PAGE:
Border Adjustment Tax Dropped

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The following post is from the latest NCA Member Alert

On Thursday, Republican leaders announced that the controversial border adjustment provision, which threatened to saddle coffee imports with duties that could have added as much as 20% to declared values, has been dropped from the proposed tax plan.

“While we have debated the pro-growth benefits of border adjustability, we appreciate that there are many unknowns associated with it and have decided to set this policy aside in order to advance tax reform,” House, Senate and White House leaders working on a tax plan said in a joint statement Thursday, CNBC News reports.

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NCA Speaks Out Against Seattle Beverage Tax

“As a regressive tax borne largely by consumers, the proposal can hurt […] hundreds of independent roasters, coffee shops, restaurants, retailers, and suppliers. Aimed at promoting a healthy diet, the tax would have the opposite effect if applied to coffee.”  – William M. Murray, CEO, NCA 

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The Seattle City Council will vote on introducing a “soda tax” in the city on Monday. The measure would put a one-cent per ounce tax on sugary beverages, and would impact coffee as collateral damage. Furthermore, small businesses would be disproportionately affected.

The National Coffee Association has submitted the following letter to the City Council to express the industry’s strong position on how the tax would severely impact the local coffee economy and that coffee should be exempt should any soda tax be ratified.

Read the full NCA comment letter.

In the News

Is Seattle’s proposed soda tax also a tax on sugary lattes?

Take Action

Tell the Seattle city council that levying a soda tax on coffee would have unintended and unanticipated consequences for the coffee industry and local businesses. Send an email to  council@seattle.gov, or call 206-684-8888.

Comments? Share your thoughts in the comments below, or get in touch at info@ncausa.org.

 

 

The Border Adjustment Tax on Coffee: Unintended Consequences?

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By William (Bill) Murray, CEO, NCA
@Bill_CoffeeAssn

The 2016 U.S. presidential election provoked deep passions across the U.S. that continue to be felt today, as the policy implications continue to unfold.

Last December, we took a first look at how coffee-related policies might be impacted by the election, while conceding that there was much yet to be discovered about the new administration.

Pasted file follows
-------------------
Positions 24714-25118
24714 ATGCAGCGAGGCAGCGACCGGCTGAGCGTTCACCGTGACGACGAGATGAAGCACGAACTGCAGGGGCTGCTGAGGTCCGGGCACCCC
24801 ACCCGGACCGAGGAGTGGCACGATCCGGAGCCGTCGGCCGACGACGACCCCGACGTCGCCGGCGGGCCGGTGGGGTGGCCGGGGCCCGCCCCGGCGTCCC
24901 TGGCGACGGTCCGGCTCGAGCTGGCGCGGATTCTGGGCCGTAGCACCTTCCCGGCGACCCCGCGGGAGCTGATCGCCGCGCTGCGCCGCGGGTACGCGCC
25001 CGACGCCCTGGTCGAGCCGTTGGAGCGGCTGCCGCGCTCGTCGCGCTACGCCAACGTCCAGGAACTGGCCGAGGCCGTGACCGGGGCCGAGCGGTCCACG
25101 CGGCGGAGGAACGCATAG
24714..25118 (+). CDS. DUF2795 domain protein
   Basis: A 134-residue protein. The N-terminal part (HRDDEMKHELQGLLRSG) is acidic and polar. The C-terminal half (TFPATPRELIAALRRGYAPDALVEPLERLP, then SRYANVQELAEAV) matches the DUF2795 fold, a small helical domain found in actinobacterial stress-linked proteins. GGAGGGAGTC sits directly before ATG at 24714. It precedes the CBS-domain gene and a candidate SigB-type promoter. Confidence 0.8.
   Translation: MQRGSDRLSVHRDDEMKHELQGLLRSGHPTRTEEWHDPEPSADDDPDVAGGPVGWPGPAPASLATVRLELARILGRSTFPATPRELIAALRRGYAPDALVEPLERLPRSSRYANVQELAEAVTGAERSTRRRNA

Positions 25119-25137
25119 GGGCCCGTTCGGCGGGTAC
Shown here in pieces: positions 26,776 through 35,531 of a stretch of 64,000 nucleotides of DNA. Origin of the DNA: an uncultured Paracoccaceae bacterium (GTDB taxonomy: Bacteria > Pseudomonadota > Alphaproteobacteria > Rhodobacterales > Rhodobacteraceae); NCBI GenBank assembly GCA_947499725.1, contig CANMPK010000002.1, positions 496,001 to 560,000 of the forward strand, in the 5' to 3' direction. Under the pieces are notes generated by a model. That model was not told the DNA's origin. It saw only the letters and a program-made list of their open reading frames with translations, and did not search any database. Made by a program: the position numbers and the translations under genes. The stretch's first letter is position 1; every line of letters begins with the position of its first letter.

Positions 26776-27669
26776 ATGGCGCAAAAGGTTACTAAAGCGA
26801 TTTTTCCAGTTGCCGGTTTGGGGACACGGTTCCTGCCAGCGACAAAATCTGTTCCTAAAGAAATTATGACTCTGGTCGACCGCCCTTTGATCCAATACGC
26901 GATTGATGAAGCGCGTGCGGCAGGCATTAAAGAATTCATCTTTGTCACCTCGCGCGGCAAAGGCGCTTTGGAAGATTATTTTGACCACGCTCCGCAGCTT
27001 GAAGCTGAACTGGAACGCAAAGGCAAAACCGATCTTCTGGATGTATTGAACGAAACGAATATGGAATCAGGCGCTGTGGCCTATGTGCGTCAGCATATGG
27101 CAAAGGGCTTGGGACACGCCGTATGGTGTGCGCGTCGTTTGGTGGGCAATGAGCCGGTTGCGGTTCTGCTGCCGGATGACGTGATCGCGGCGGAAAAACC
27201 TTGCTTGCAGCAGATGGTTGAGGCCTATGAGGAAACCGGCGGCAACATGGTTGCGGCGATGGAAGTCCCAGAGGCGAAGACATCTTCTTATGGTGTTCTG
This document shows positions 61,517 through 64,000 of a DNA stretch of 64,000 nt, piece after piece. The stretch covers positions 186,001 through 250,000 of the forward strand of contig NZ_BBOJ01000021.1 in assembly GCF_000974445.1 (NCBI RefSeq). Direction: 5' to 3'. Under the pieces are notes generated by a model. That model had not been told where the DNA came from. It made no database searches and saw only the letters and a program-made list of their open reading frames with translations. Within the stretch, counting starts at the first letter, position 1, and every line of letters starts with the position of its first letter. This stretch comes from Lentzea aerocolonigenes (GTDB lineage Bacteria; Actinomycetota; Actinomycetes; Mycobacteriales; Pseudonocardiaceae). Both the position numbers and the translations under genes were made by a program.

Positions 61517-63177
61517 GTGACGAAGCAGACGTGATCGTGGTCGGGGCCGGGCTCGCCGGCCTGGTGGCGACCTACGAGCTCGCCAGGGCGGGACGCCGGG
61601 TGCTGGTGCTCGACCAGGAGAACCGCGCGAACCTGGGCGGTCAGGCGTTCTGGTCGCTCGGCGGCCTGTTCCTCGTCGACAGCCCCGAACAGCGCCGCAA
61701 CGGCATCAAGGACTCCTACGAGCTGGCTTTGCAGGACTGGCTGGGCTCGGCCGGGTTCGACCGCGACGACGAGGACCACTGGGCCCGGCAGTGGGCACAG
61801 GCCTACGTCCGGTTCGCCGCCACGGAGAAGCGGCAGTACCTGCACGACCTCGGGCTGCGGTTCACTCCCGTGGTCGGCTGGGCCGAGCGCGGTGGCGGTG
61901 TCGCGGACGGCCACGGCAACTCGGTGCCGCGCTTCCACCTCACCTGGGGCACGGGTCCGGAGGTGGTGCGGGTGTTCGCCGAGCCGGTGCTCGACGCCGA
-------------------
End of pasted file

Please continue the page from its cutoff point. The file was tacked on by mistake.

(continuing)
Among the various initiatives under discussion by the new administration, a “border adjustment tax” potentially has huge implications not only for the coffee sector, but for every coffee drinker in the U.S. – more than 180 million Americans.

Most ironically, in the case of coffee a “border adjustment tax” could raise the price of everyone’s daily coffee, while not having the intended effect of “bringing jobs to America.”

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How a New Administration May Impact the Coffee Industry

By Joseph DeRupo, Director of External Relations, NCA

 The following is an excerpt from a recent NCA Member Alert. (Want to receive the latest industry updates directly? Learn more about NCA membership.)

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After a deeply divisive campaign, a new administration is poised to assume power in Washington, having been elected on a platform which has expressed skepticism toward big government and regulatory intervention.

The transfer of power has only just begun, cabinet and agency appointments are a still in progress, and budget negotiations are far off – including the implications of funding cutbacks or additions.

In the meantime, we’re preparing for the changes that may be ahead. Earlier this year, the NCA released the first-ever Economic Impact Study to measure the U.S. coffee economy, and the NCA’s 2017 plan already includes outreach in Washington to raise awareness of the industry’s importance. That outreach will now take on even greater significance as the coming months unfold.

The NCA will not speculate as to what these changes in Washington may mean for coffee. But it’s never too soon to begin planning, and here are some key issues on the industry’s docket:

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